Effect of wind-wave-current interaction on air-sea momentum fluxes and ocean response to hurricanes
Isaac Ginis, University of Rhode Island, Narragansett, RI; and Y. Fan and T. Hara
The momentum and turbulent kinetic energy (TKE) fluxes into subsurface currents are important boundary conditions for oceanic modeling. Traditionally, ocean models parameterize these fluxes in terms of the 10-meter wind speed using a bulk formula based on the following two assumptions: (1) The momentum and TKE fluxes are independent of the sea state; (2) The momentum and TKE fluxes from wind are identical to those into subsurface currents, that is, no net momentum (or energy) is gained (or lost) by surface waves. However, these assumptions are not valid when the surface wave field is not fully developed. The main objective of this paper is to investigate the effect of surface gravity waves on the energy and momentum transfer budget across the air-sea interface under medium to high wind conditions. Specifically, we focus on the difference between the TKE/momentum fluxes from wind and those into currents. By using a coupled wind-wave-current model we examine time dependent and fetch dependent conditions under steady uniform wind forcing, as well as more complex wind conditions in tropical cyclones where the surface wave field is fast varying is space and time. The wave-current interaction significantly reduces momentum flux into the currents in the rear-right quadrant of the hurricane and consequently weakens the ocean response to the hurricane. .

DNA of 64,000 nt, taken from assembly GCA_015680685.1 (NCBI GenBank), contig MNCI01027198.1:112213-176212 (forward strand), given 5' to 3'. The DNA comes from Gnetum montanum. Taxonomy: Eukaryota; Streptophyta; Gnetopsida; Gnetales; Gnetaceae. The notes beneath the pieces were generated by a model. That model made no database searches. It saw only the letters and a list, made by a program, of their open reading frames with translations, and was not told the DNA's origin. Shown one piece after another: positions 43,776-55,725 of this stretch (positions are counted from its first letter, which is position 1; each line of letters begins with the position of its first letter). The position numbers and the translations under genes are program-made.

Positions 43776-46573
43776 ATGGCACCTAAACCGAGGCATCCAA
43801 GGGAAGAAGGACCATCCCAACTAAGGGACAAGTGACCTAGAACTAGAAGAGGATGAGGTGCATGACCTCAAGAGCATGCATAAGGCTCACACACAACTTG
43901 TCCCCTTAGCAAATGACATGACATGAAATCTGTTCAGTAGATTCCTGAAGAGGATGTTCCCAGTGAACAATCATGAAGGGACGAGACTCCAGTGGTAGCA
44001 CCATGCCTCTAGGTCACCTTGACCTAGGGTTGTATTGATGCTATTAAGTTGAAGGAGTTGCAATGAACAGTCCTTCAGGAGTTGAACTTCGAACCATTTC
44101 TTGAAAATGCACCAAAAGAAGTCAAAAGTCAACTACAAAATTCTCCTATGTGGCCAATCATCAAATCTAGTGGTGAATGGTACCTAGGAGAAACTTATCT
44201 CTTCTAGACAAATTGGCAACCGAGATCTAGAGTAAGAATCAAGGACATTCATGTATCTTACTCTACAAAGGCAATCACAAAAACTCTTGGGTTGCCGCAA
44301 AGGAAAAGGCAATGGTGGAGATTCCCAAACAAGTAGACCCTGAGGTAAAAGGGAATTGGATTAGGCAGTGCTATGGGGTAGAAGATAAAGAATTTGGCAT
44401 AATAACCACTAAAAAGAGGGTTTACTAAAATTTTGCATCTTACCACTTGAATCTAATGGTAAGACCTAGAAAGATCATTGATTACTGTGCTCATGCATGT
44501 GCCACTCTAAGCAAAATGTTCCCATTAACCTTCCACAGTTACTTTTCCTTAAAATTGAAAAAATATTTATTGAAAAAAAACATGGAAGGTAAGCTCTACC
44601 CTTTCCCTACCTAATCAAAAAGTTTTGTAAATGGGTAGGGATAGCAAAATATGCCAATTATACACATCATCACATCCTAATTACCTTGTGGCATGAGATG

Session 11, Sea Surface Physics: Waves, Whitecaps, and Aerosols
Thursday, 23 August 2007, 10:30 AM-12:00 PM, Broadway-Weidler-Halsey
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